I wrote an acquaintance in Cimahi about my circumstances, and I asked of course also about Itih. Apparently Itih had also asked about me and people had given her information. A vague kind of correspondence about Itih came about, until I got one day a letter with the words ‘Barkis is willin’!’. The famous phrase from David Copperfield. With a shrug of the shoulders and the smile of a gambler who puts a certain sum of money on a card and counts on losing it, I took twenty-five guilders from my rich supply and sent this to my correspondent in Cimahi. A telegram arrived: ‘Departed today’. They had literally abducted Itih from the house of her uncle and aunt in the darkness of the early morning and put her on a train that had a connection with the express to Surabaya. Itih, who had never been outside the region where she was born, stayed in a Chinese hotel where the driver of a dogcart had taken her. Somebody threw a blanket over the wall of her bedroom that didn’t reach the ceiling. She departed next day from Surabaya-kota to Banyuwangi. I heard later that she had sobbed a bit in the train off Kalibaru. But that day, it was a Sunday, I was waiting at half past three at the station. I saw her walking among the many travellers, small and inconspicuous, but yet different, Sundanese. She seemed happy to see me after all these adventures and that long, long trip.
She has never been able to tell me what went on in her heart then. Neither have I ever heard from her how she, the incorruptible, wont to protest violently against any wrong, managed to decide to make this long journey into the unknown. The miracle she had been waiting for had come. But how this wonder came about she didn’t reveal to any one, including me. And, indeed, at that time she could only answer the question ‘how?’. Never the question ‘why?’. In her world people didn’t ask about the ‘why’ of things.
She probably felt somewhat guilty towards her family, but at the same time she was convinced that she could not have acted otherwise. She had lived there in a form of servitude, of semi-slavery which oppressed her and seemed to her without dignity, and to which she wanted to make an end. She did this with the gesture of despair with which the aggravated amuck-runner grabs a knife. She destroyed her life as it was without knowing what a following life would bring. She knew only me, but knew nothing beside.
They had given her money that I had sent, and a large part of this remained. She handed this back to me immediately after her arrival, but I let her keep it. She told me something about the regent and the wedana in the way desa people do when they are visiting a different place. Then she went to have a bath and borrowed a toothbrush. After she had bathed she told me that she would return next day. I gave her some more money and said that I would have to go to the factory next day so that I might not see her again. In the morning, before my departure, I shook her hand, kissed her and told her at what time the train would depart for Surabaya. I was entirely calm in leaving her. But when I returned that evening she was still there. She had bought pots and pans and a kabaya. She had also cooked rice together with the things going with it. At the pasar she had met a man who had seen her sobbing in the train and who had cheered her up. He was a dealer in kains and cloth. For important decisions she still today prefers the advice of strangers above that of mine.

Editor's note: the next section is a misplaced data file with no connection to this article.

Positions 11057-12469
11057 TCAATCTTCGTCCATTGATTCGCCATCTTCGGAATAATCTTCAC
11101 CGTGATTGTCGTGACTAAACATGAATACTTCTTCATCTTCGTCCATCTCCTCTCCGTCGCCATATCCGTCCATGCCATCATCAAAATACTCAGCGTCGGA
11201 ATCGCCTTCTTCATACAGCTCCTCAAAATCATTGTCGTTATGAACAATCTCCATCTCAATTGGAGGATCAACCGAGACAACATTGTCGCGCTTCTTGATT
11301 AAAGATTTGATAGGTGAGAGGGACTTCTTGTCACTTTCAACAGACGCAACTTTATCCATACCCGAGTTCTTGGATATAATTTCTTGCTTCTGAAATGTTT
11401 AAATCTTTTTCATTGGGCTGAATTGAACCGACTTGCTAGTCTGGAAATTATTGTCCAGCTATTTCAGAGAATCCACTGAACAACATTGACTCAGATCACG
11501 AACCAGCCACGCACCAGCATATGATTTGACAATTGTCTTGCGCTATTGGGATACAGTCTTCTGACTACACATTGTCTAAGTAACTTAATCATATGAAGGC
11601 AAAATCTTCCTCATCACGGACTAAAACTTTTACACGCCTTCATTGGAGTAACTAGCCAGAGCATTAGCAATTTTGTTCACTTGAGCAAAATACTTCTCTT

So she stayed with me and so it has remained until today. But the Itih of yore has disappeared and it is as if I am talking about a different person.

We lived for two years in Banyuwangi and our first child, a girl, was born there. There were many happy moments, but also deeply unhappy ones. I was already beyond thirty and I preferred a lifelong comrade who would not hinder me in my personal life above a wife who wanted to control it. Itih was twenty at most and of a love life, as Westerners know it she had, as Kartini also writes of herself and those who shared her fate, little notion. She only knew love as it is in a Priangan desa, love with a sting in it that is never sure of itself or of the other party. She only seemed to expect that men would be unfaithful to their wives at every opportunity, and whatever I did to convince her of my affection, and above all of my esteem for her, however often I pointed out to her, that I would spoil my quiet existence by infidelity, so that it would not be ‘in my interest’ to be heading for other coasts, she didn’t seem able to believe me. For a long time I did not understand whence came her brooding and gloomy days until finally, during an insane outburst of jealousy, I discovered the unsuspected cause. This misery has lasted for years and embittered our life. Later when she started, at the same time as the children, to read novels and other books, and when I was amazed about her intelligence and will to understand, and especially after she had met some Dutch friends in whom she had great confidence this has disappeared. But the tragedy of the first few years has never gone away.

Continued in Part II.

19 Comments on “A Pre-War “Mixed” Marriage”

  1. madrotter says:

    wow. thank you arie, would love, love,love to read more!

  2. Oigal says:

    Yes, that is an impressive slice of history…

  3. madrotter says: